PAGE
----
Utterly Undiscovered – My Basil and the Pigs

Been punching the air this week, ever since Fineleaf Editions said it wants to publish my first book, Utterly Undiscovered – a Fawlty-inspired relocation memoir set in deepest Shropshire.

Here’s the gist:

Council workers Paul and Debbie leave the Brighton rat race to open a Bed and Breakfast so close to the edge of civilisation that a rotting signpost at the crossroads says Shroosbury in one direction and Utterly Undiscovered in the other three. Dubbed My Basil by long-suffering Debbie, Paul fights off furry invaders, fat Americans and teenagers who hang around half-naked. How is it that neighbour Jack finds him crawling across the car park at dawn in his dressing gown? Why does he loiter in a listed Victorian urinal? And how can he discourage the visitors he most fears – winos and noisy parrots?

This extract introduces My Basil:

Four fat Americans, accustomed to fawning service in swanky New York dineries, have dinner in a twee cottage run by a country oik – who can fawn for England if he chooses.

‘Get me some water.’

‘Say please.’

‘We’re finished here – these plates can go.’

‘That’s why I’ve come to collect them, jerk.’  

No pleases, thank yous or appreciation of fine food. I am simply a conveyor belt. Back in the kitchen, self-medicated vin rouge between trips to the dining room and a good deal of ranting help me cope.

‘Bloody Americans! Who the hell do they think they are, arrogant b ––’

‘Ha ha! It’s My Basil!’ Debbie shrieks with delight, little knowing how the label would stick.

There’s no let-up at breakfast.

‘Can I get a poached egg in a cup?’ says one of the Americans.

‘You could try. I’ll hold the cup and you keep throwing the eggs.’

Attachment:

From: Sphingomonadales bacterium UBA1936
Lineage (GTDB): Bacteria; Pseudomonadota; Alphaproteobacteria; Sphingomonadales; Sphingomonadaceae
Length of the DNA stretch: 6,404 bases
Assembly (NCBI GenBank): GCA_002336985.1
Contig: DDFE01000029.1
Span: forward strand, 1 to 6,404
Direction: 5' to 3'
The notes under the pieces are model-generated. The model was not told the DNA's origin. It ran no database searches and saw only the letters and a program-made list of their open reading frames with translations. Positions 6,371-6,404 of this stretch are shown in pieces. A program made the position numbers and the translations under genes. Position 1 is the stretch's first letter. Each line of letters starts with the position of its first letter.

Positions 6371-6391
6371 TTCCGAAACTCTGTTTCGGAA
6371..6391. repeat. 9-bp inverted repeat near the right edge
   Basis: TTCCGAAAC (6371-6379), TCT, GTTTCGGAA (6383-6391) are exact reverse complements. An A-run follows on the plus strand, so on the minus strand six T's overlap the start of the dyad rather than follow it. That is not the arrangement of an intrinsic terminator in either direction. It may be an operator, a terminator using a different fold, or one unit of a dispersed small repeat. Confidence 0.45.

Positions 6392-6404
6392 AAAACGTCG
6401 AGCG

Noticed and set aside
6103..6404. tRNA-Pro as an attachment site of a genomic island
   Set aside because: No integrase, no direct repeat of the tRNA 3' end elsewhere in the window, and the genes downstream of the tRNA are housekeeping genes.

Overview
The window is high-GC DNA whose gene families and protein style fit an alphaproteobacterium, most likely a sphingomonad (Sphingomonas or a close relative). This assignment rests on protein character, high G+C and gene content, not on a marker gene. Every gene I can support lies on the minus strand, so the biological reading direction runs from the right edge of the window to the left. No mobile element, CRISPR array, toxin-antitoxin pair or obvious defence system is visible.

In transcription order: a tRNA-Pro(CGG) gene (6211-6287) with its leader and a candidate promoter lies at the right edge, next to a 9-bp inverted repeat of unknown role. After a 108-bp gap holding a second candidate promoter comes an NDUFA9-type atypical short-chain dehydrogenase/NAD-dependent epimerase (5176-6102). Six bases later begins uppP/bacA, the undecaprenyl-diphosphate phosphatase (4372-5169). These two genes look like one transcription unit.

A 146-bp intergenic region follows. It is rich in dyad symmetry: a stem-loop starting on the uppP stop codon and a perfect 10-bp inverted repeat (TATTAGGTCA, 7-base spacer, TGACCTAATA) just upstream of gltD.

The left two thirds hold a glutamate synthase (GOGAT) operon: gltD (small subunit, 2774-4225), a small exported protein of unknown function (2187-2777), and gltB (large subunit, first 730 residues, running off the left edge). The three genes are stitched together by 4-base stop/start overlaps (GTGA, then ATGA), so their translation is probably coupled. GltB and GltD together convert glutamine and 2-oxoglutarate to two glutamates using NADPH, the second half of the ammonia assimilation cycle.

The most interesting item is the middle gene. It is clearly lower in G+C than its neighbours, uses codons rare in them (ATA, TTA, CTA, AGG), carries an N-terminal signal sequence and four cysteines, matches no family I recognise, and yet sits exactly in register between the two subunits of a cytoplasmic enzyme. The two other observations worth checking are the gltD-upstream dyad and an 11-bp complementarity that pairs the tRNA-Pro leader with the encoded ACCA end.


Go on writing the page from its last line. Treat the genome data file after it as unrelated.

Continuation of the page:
‘Your kipper fillets, are they in cans?’ asks another.

‘No, on plates, but I might have an old can in the waste bin I could use.’

The whole notion of kippers is British and slightly eccentric. An acquired taste – which like Marmite you either like or you don’t – the traditional time for eating kippers is at breakfast when you might least expect their strong flavour to be palatable. In Fawlty Towers a whole episode was devoted to the subject, linked to a guest found dead in bed. My experience with the Americans was more short-lived.

‘No, they’re fresh,’ I tell him. ‘Strong tasting, smoky flavour. You either like them or you don’t – one of those things.’

I fetch a sample from the freezer and dangle it before him. The fish brushes the tip of his nose.

‘Terribly sorry, I tried holding it steady,’ My Basil assures him.

He opts for a cupped egg instead.

And like cucumber or garlic, kippers do linger. I never actually met the man I felt most sorry for. His wife-to-be, flattering us by staying at the cottage with her friends for a few days before the wedding, studies the breakfast menu on the morning of the big day. Everything must be just as she wants it.

‘I’ll have the kippers please.’

‘You may now kiss the bride,’ says My Basil to the absent bridegroom.

‘How do you make your cauliflower cheese?’ asks a woman one morning, pointing at the chicken blackboard.

‘Er, with cauliflower – and cheese?’

My Basil is coming along nicely, especially at mealtimes. The fixed three course dinner menu is displayed at breakfast so that guests can book for the evening. Contractors generally prefer a pub meal, but as we start to attract a wider range of customers, dinner at Cricklewood becomes more popular. It’s good income but hard work.

‘Oh, the traditional way.’ I tell the woman. ‘Country herbs and spices.’

I put “country” before everything now. It sounds great! Country cottage, country views, spicy country muesli, the country hedgerow jam I make and sell. Country rats, country septic tank …

‘What? No bacon?’ she says.

‘Telling me how to cook in my own home?’ says My Basil. ‘Outrageous!’

The customer is right of course. They always are. But I have to say no or it would be unfair on others who’ve already opted for my “country” cauliflower cheese.

‘If there’s no bacon, I won’t bother,’ she says.

‘Please yourself.’

‘Have a lovely day,’ I say – with a country smile.

Paul Costello © November 2012

Utterly Undiscovered. Out spring 2013. ISBN 978-1-907741-30-2

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